Washington Post Masthead On A Chinese Government Publication
Freedom of speech — and thus, consequently, freedom to advertise — are fundamental principles of a free democracy and a thriving capitalist democracy, right? That’s what we’re told in this country from a young age. Well it turns out those freedoms are also employed by the Chinese Communist Party. In America. Namely, in The Washington Post.
This is the source of an ethical controversy that has sprung up recently in the arena of journalism. Each month, the Post runs a paid supplement called China Watch, along with a regularly-updated website of the same name. The “paid” part gets done by the Chinese government. In return, China gets to publish articles produced by China Daily, the house organ of the Chinese government, in the Post, and using its masthead. Articles in China Watch portray China and its government in the way you might expect–that is, positively, or else with a particular diplomatic glibness. Ad copy, some call it. Others call it propaganda.
It’s a hard boundary to find, that line between advertising and propaganda. People who don’t like being sold to are quick to label all advertising as propaganda of a kind, while free market advocates might suggest that if you pay for it, and if you make it clear that you paid for it, then even a government can simply advertise. The Washington Post says that it makes no attempt to conceal the paid nature of China Watch. Both print editions of the publication and its corresponding website bear a small disclaimer box in their top right corners. But critics of the Post’s partnership with China Daily argue that the disclaimer is not nearly as prominent on the page as the Post’s masthead at the top of the insert. While readers have technically been informed that China Watch has been paid for, critics argue that the prominence of the Post’s masthead makes a bigger statement, confusing readers who might think the Post at least officially endorses China Watch content. The web-edition of the pro-China publication is hosted under the Washington Post domain name. Moreover, the Post neglects to disclose who pays for the ads.
Of course, there’s no law generally requiring companies to disclose details about their advertising partners to the general public. However, things are a bit different when you’re dealing with a representative from a foreign government. The Post’s dealings with China Daily could run afoul of the Foreign Agents Registration Act, which requires that foreign agents and their activities be properly identified to the American public. Such disclosure involves more than a box in the upper-right-hand corner.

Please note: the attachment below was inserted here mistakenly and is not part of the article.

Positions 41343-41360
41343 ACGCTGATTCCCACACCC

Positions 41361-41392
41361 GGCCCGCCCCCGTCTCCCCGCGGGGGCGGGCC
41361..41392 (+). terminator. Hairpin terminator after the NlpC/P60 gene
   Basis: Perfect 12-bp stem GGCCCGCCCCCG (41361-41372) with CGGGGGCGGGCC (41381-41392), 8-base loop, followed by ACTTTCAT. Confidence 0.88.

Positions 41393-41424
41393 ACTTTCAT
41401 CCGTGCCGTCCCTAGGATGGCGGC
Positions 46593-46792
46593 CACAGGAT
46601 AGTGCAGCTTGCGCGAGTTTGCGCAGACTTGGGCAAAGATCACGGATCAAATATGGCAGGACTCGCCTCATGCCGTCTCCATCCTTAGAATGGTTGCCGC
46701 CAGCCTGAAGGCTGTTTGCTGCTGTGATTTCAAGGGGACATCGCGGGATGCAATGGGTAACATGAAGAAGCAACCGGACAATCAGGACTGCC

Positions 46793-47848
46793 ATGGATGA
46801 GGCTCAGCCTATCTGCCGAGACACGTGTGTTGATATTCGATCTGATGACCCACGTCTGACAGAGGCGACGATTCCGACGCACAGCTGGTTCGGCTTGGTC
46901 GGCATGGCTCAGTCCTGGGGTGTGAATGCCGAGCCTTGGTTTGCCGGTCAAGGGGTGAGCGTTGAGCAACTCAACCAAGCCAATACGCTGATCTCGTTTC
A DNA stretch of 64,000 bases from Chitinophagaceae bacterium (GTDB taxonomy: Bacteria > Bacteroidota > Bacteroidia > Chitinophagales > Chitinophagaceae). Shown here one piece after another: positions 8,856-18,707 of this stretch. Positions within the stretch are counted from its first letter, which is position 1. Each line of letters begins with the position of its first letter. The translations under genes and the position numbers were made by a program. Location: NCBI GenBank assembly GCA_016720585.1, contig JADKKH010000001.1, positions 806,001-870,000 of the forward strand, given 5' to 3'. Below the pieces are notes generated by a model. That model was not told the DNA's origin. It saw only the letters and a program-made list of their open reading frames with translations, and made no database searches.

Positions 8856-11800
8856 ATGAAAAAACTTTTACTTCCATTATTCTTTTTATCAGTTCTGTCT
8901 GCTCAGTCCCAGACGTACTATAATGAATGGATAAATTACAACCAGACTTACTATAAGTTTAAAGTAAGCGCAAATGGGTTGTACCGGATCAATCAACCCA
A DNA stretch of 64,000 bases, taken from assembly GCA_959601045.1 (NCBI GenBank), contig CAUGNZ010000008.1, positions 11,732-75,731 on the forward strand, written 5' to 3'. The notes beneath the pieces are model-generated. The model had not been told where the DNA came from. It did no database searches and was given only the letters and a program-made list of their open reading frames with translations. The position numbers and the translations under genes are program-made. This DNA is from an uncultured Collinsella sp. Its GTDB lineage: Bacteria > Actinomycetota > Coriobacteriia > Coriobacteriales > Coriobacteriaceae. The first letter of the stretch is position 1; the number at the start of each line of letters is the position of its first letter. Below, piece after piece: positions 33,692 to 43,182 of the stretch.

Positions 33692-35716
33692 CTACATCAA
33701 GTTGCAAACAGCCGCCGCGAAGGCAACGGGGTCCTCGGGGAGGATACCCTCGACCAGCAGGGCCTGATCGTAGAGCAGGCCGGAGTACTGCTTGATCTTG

Nor is this the only instance of dealings where The Post has been accused of serving as a mouthpiece for the Chinese government. In an editorial last month, Patrick Pexton, The Post’s own Ombudsman, lambasted the newsroom for at the very best, lazy journalism, and at the worst, kowtowing to the Chinese PR machine. Particularly at issue in the editiorial was the February 13 publication in The Post of an “interview” with Chinese Vice President Xi Jinping. It was later revealed that the “interview” was hardly an interview at all — Post reporters submitted written questions to Jinping, and in return they received a response to questions that had been modified, deleted, and added. Pexton disagreed with the newsroom’s decision to print the reponse:
So, The Post submits written questions — already a far cry from a live face-to-face unscripted interview with journalists — and the Chinese say, thanks, but we don’t like your questions, so we’ll provide our own questions and answers. Take it or leave it.
The Post took it. I think it should have left it.
Of course, Pexton pointed out, this is a complicated issue. While both the printing of the
interview propaganda and the lack of transparency regarding China Watch suggest the Post is soft, even misleading, in its coverage of China, The Post also does its fair share of reporting that embarrasses the Chinese government and others. It’s a difficult world to navigate, especially when dealing with China, which often withholds press visas, or grows mum around reporters asking too many uncomfortable questions.
It’s not just The Post that faces this difficultly. China is sitting on a billion citizens, nuclear weapons, the world’s fastest-growing economy, and $1.2 trillion of U.S. debt. So it has a lot of weight to throw around with governments and major corporations, let alone media outlets. But is it right for The Post to lend its masthead and domain name to China Watch? Pexton observes:
That’s the thing about China, whether you are The Washington Post, the U.S. government or Apple computers. There is interdependence in the relationship, and constant negotiation and compromise. The Chinese know it, and they take advantage of it.
Right might not always come into play these days.
Hat Tip: The Washington Free Beacon